Credit: © 2019 KAUST
Microscopes have been at the center of many of the most important advances in biology for many centuries. Now, KAUST researchers have shown how a standard microscope can be adapted to provide even more information.
In its simplest form, microscopy creates an image of an object by measuring the intensity of light passing through it. This requires a sample that scatters and absorbs light in different ways. Many living cells, however, absorb very little visible light, meaning that there is only a small difference between light and dark regions, known as the contrast. This makes it difficult to see the finer detail.
But the light passing through the sample changes not only its intensity, but also its phase: the relative timing of the peaks in the optical wave. “Phase-contrast microscopy converts phase into larger amplitude variations and hence allows the viewing of fine, detailed transparent structures,” explains KAUST Ph.D. student Congli Wang.
Measuring the phase of light is trickier than measuring its intensity. Most phase-contrast microscopes must include a component that converts the phase change to a measurable intensity change. But this conversion is not precise; it only approximates the phase information.
Wang and his colleagues from the KAUST Visual Computing Center, under the supervision of Wolfgang Heidrich, a professor of computer science, have now developed a new method for quantitative phase and intensity imaging. Crucial to the performance of their microscope was an element known as a wavefront sensor. Wavefront sensors are custom-designed optical sensors that can encode the wavefront, or phase, information into intensity images.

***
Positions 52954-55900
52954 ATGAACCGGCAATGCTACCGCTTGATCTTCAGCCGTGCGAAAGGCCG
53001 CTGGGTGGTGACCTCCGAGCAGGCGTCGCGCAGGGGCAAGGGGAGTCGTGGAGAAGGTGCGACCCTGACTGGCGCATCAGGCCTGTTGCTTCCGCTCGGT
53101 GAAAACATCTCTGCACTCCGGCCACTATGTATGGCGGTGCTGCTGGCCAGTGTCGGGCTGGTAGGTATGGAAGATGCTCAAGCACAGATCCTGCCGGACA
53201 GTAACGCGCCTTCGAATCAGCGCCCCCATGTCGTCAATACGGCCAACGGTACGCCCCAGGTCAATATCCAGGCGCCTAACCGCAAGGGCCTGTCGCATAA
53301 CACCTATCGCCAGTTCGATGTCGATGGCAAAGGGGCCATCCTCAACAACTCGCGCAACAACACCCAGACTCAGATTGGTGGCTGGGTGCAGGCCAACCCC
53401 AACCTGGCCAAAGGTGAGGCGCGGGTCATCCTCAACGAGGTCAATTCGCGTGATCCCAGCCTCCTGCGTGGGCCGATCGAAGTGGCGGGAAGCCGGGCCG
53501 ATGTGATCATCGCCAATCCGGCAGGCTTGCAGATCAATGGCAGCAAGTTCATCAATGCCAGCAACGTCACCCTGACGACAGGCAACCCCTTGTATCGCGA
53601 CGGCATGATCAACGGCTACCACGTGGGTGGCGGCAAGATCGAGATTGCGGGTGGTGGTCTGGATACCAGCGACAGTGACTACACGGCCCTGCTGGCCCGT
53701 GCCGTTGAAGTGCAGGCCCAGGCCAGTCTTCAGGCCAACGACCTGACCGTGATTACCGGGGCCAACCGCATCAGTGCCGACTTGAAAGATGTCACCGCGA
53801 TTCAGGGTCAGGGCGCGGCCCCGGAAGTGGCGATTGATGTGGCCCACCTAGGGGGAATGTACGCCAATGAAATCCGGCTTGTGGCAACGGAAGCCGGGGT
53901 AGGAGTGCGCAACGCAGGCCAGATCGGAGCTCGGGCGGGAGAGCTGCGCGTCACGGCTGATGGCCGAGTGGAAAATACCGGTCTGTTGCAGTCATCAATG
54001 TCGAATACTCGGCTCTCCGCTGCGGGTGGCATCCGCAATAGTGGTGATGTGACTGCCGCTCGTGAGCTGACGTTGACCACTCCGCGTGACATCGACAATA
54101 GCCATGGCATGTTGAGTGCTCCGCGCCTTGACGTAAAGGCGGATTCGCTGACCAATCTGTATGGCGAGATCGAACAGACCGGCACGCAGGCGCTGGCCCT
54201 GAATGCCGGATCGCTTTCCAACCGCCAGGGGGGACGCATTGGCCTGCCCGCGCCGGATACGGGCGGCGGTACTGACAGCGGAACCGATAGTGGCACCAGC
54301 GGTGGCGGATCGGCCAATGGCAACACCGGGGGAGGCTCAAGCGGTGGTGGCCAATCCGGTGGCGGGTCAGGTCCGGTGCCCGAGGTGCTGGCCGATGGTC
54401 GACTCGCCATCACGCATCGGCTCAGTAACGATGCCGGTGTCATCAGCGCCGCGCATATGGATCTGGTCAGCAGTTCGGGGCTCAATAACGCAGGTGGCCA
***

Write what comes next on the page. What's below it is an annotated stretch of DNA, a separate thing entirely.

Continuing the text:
The team designed an innovative high-resolution wavefront sensor, and the team members are now incorporating it into a commercial microscope to improve the performance of microscopy imaging. They then reconstructed the phase-contrast image using a computer algorithm they developed to numerically retrieved quantitative phase from an image pair: a calibration image obtained without the sample and a measurement image obtained with the sample in place.
This approach streamlines several aspects of microscopy. While other methods have achieved quantitative phase imaging in the past, they have required expensive or complicated setups, specialized light sources or a long time to generate the image. “Our method allows snapshot acquisition of high-resolution amplitude bright-field and accurate quantitative phase images via affordable simple optics, common white-light source and fast computations at video rates in real time,” says Heidrich. “It is the first time, to our knowledge, that all these advantages are combined into one technique.”
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